This question has acquired a negative connotation recently, with Joe Sixpack, Mac Cro-Magnon, Palin God-Freak Igno-ramus et al asking it repeatedly, in useless contexts. But the question remains valid in the context of governing philosophy and vision. Obama, at best, seems a studious arbitrator-lawyer capable of reaching deals and communicating his case as the best. The studiousness, apparently, is used to find evidence for his case and win it, rather than on acquiring knowledge and finding the truth. He comes across as an extraordinary politician (the last couple of years into presidency out of nowhere stands for it) but he has no original vision/philosophy wrt governance. As Cro-Magnon rightly pointed out yesterday, he doesn’t seem ‘mavericky’ – often, going with his party’s flow (unlike Palin who is so mavericky, she goes against the flow of reason!)
CroM seems to have lost it already though, in his mind. It sure must feel really painful to see some kid emerge out of nowhere and pluck his thunder out of thin air by sheer hardwork and composure and not so much susbtance. (Hillarious Crybaby, anybody?) Afterall, the “real” Mac Cro-M, if he still does exist in some parallel multiverse, is a principled man who has seen it all and has gathered so much data in favor of his philosophical stance in governance. (that it no longer makes much sense to anyone but himself 😉 ) It sure doesn’t help that he is not as great in composed communication/argument. That he has voted so much with Mr.God-Knows-How-He-Got-There Texan hasn’t helped either. But as much as there is a case against Mac, so there is, against Obama. He has just waxed eloquent and marketed change effectively, given the huge anti-incumbency. If there is a case for Obama, its the case of the democratic party & the socialist populism it has come to stand for. But why should the choice of the President be influenced by party politics? (The country sure needs a relief from the Republican stranglehold but the Democrats have had the Congress for two years now, anyway.)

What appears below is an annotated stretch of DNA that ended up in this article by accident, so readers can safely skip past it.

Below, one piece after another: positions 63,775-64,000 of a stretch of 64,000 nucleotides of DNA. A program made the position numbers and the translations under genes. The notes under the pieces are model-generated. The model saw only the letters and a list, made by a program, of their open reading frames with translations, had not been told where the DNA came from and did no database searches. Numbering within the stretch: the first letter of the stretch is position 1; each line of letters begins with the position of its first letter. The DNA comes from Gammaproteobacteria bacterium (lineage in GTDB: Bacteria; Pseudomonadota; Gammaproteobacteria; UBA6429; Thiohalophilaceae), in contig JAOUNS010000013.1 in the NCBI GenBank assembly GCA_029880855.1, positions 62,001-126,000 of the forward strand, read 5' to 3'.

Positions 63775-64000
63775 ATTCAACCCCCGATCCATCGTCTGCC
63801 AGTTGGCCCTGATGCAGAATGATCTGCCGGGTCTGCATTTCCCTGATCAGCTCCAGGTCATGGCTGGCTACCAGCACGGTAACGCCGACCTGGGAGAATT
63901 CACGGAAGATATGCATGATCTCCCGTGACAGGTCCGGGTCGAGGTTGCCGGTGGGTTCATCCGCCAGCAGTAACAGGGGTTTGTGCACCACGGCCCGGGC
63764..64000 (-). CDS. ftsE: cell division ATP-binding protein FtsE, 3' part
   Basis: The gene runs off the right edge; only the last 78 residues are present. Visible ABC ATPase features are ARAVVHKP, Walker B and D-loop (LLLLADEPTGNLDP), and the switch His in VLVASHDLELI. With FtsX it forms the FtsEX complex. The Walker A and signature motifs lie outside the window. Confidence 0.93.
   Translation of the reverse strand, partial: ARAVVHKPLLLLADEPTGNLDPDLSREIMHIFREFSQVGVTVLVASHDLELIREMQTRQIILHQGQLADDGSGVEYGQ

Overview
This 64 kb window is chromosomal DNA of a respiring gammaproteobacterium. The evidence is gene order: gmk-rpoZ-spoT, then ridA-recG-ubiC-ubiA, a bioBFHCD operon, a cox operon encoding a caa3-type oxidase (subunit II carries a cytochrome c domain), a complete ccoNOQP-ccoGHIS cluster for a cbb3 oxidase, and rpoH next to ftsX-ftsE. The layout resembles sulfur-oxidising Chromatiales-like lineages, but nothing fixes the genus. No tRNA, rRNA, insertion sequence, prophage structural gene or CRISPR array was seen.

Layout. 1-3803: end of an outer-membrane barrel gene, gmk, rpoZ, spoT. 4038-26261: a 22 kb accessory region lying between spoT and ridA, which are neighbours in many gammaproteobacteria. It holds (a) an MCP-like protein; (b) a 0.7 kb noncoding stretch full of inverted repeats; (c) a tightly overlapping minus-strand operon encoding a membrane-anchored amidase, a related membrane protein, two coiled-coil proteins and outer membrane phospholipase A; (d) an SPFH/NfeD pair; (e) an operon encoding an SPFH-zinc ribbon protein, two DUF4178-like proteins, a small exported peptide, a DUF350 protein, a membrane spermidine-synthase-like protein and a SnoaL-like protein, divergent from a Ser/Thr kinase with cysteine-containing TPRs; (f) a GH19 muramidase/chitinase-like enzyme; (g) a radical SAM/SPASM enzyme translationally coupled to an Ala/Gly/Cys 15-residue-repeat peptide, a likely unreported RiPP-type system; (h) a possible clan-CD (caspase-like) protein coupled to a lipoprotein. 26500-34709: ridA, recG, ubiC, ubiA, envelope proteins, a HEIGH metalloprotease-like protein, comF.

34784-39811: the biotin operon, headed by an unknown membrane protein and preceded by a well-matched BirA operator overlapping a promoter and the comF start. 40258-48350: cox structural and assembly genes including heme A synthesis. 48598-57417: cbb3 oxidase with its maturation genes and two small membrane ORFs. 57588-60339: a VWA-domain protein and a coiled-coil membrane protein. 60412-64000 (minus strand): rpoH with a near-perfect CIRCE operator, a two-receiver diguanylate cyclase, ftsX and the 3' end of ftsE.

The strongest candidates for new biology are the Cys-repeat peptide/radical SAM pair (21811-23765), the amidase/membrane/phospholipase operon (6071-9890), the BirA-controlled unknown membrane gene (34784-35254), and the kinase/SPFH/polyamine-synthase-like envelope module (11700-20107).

The economy, ofcourse, is the most relevant issue at hand. I don’t see why the electorate should prefer Obama to McCain here. Every time Obama has been pushed on his stance on the economy, of spending, of more taxes, he has reverted to his talking points. He has offered no serious debate in defence of his philosophy or questioned the merits of McCain’s stance.
It is likely that this stems from a complacency, a cockiness, of having come this far and being most likely to win now. All he does is come to the debate and defend using his cleverly constructed talking points with composure. It can also be called lack of passion. What this vetting process has primarily accomplished for him, is making him a better politician, adept at winning more votes using his populist stance and sticking to it. “Change”. This is the real Barack Obama. What is also likely, is that he doesn’t have any stance at all. I wonder why the electorate is ignoring this uncertainty in vision/leadership.
On the other hand, is the old man who chose Sarah God-Freak Igno-ramus for VP. His judgements have been so-so too. Its also uncertain how much of a maverick McCain really can be, given the fundamentalists that rule the GOP (market and, religious) & will eventually, have a say. But he’s also one of the best candidates that moderates and independents can hope for from the GOP.
Given the uncertain times ahead, America faces a tough choice. Whether this is a choice worth all this trouble is also a question, given the other difficult & more important questions that face her and the rest of humanity, in a century that will be a testing one. Outsiders like me, just watch to see if the promised hope and change will hold to fruition. Atleast, approximately.
PS: To the market fundamentalists, why is socialism so bad, anyway?